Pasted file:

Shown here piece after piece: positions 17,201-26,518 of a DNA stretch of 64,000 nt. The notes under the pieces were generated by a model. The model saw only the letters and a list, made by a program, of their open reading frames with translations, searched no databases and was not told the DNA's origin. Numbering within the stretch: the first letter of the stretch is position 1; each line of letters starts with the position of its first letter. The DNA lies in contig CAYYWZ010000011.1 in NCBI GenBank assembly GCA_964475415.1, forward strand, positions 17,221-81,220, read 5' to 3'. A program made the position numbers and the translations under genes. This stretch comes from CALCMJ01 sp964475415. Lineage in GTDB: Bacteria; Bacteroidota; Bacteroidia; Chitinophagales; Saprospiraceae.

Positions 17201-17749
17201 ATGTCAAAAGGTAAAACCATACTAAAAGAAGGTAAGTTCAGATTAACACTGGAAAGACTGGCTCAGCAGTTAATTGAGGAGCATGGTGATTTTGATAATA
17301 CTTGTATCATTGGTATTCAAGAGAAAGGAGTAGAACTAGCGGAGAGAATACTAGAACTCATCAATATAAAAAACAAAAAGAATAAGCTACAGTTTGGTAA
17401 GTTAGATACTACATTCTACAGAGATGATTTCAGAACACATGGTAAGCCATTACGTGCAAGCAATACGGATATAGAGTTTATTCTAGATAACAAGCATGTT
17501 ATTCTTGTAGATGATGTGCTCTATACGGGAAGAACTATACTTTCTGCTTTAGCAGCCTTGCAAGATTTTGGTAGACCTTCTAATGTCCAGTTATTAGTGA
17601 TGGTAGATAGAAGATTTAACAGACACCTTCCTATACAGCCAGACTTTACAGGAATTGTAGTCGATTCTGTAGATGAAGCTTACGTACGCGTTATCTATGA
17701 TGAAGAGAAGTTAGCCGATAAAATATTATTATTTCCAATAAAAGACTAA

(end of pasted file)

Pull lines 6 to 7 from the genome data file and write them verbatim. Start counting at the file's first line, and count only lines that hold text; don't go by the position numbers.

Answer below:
17501 ATTCTTGTAGATGATGTGCTCTATACGGGAAGAACTATACTTTCTGCTTTAGCAGCCTTGCAAGATTTTGGTAGACCTTCTAATGTCCAGTTATTAGTGA
17601 TGGTAGATAGAAGATTTAACAGACACCTTCCTATACAGCCAGACTTTACAGGAATTGTAGTCGATTCTGTAGATGAAGCTTACGTACGCGTTATCTATGA